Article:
Tuesday, 13 July 2010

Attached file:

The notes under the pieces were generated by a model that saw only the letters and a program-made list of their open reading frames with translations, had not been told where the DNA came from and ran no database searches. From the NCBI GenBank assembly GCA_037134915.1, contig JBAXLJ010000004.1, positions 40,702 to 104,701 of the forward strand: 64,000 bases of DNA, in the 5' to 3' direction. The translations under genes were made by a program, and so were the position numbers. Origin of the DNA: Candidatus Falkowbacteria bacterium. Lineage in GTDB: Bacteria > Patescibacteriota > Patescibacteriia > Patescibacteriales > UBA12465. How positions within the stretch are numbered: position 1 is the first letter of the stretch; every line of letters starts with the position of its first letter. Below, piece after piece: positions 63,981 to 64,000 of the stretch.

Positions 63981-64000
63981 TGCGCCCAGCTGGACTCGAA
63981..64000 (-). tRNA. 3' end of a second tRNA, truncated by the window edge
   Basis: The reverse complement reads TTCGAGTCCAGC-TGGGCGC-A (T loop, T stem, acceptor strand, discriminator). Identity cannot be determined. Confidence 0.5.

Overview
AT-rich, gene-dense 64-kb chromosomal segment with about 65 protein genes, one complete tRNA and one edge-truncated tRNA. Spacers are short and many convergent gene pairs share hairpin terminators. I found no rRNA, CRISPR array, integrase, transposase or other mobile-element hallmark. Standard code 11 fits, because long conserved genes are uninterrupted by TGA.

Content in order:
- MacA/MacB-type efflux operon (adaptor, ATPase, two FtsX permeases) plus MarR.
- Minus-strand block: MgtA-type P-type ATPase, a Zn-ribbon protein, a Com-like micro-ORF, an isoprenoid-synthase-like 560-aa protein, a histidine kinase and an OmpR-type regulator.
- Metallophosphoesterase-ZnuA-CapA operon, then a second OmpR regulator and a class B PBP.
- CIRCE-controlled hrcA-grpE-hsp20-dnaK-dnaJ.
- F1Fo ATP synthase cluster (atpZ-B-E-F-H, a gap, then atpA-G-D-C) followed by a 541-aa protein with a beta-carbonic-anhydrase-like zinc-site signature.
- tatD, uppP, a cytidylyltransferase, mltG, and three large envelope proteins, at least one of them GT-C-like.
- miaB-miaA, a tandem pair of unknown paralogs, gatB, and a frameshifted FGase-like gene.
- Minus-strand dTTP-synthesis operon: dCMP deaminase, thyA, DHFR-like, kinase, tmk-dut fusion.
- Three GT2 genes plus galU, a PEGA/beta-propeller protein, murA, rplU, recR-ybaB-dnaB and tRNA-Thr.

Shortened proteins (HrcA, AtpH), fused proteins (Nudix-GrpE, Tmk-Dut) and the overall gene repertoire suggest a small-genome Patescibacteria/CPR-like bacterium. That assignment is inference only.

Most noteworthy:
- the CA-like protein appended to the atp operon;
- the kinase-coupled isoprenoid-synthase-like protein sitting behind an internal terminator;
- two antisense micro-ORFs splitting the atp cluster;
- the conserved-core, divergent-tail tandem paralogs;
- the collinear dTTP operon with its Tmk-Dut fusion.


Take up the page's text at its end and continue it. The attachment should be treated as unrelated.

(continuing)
While pondering the phrase 'between the Devil and the deep blue sea' I immediately thought of those ancient maps which featured strange lands and mythological creatures which stood in for the perils of sea travel. An earlier version of the idea of being caught between evil and the sea occurs in Homer's Odyssey wherein Odysseus is caught between Scylla (a six-headed monster) and Charybdis (a whirlpool).These pots are heavily influenced by Attic amphorae which often featured an interweaving of the mundane and the mythological on their surfaces. A pot's surface makes an ideal map; the next destination appears as you circle the object.Our relationship to the sea is almost Gothic in nature.The sea literally is 'the other', a place full of mystery treachery and beasties. As such it presents a rich terrain for other more metaphorical and inward journeys.The images range from Odysseus' boat, 'Penelope' to the Tampa .The text on the pots draws widely (and cheekily) from sources such as Shakespeare,T.S.Elliot,TomWaits,P.B.Shelley,The Drones,Joni Mitchell and Tim Buckley.

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